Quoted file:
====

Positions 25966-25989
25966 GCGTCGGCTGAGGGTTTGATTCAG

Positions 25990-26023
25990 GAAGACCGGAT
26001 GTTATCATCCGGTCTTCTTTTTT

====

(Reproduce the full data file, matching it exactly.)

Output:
Positions 25966-25989
25966 GCGTCGGCTGAGGGTTTGATTCAG

Positions 25990-26023
25990 GAAGACCGGAT
26001 GTTATCATCCGGTCTTCTTTTTT